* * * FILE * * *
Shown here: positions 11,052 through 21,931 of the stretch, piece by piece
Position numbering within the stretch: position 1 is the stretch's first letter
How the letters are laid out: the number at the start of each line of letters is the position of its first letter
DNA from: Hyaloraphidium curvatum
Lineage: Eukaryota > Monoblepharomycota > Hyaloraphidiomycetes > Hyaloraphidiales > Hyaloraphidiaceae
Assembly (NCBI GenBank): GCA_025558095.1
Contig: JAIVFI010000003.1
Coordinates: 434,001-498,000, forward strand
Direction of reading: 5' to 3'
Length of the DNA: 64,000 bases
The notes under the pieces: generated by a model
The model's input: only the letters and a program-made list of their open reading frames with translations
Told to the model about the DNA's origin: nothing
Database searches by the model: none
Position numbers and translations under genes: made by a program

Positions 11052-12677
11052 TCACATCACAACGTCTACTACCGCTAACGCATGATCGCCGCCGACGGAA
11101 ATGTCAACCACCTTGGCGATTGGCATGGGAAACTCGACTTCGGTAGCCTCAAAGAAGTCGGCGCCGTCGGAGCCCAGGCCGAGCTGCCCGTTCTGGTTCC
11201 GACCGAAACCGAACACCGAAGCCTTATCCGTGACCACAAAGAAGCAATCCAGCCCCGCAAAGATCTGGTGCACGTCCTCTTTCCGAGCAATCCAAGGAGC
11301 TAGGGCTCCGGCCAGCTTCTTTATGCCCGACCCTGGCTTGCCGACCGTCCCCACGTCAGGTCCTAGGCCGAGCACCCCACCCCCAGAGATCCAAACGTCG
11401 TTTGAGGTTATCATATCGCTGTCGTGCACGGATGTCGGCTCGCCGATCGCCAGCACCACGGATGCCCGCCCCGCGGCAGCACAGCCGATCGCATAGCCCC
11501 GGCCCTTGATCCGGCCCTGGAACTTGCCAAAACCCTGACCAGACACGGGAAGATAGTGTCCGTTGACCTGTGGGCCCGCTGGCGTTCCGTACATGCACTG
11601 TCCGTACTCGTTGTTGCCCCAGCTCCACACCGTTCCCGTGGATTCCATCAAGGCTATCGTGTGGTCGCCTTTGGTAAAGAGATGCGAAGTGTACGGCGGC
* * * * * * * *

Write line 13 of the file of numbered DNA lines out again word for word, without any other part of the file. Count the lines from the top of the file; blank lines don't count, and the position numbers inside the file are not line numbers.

Told to the model about the DNA's origin: nothing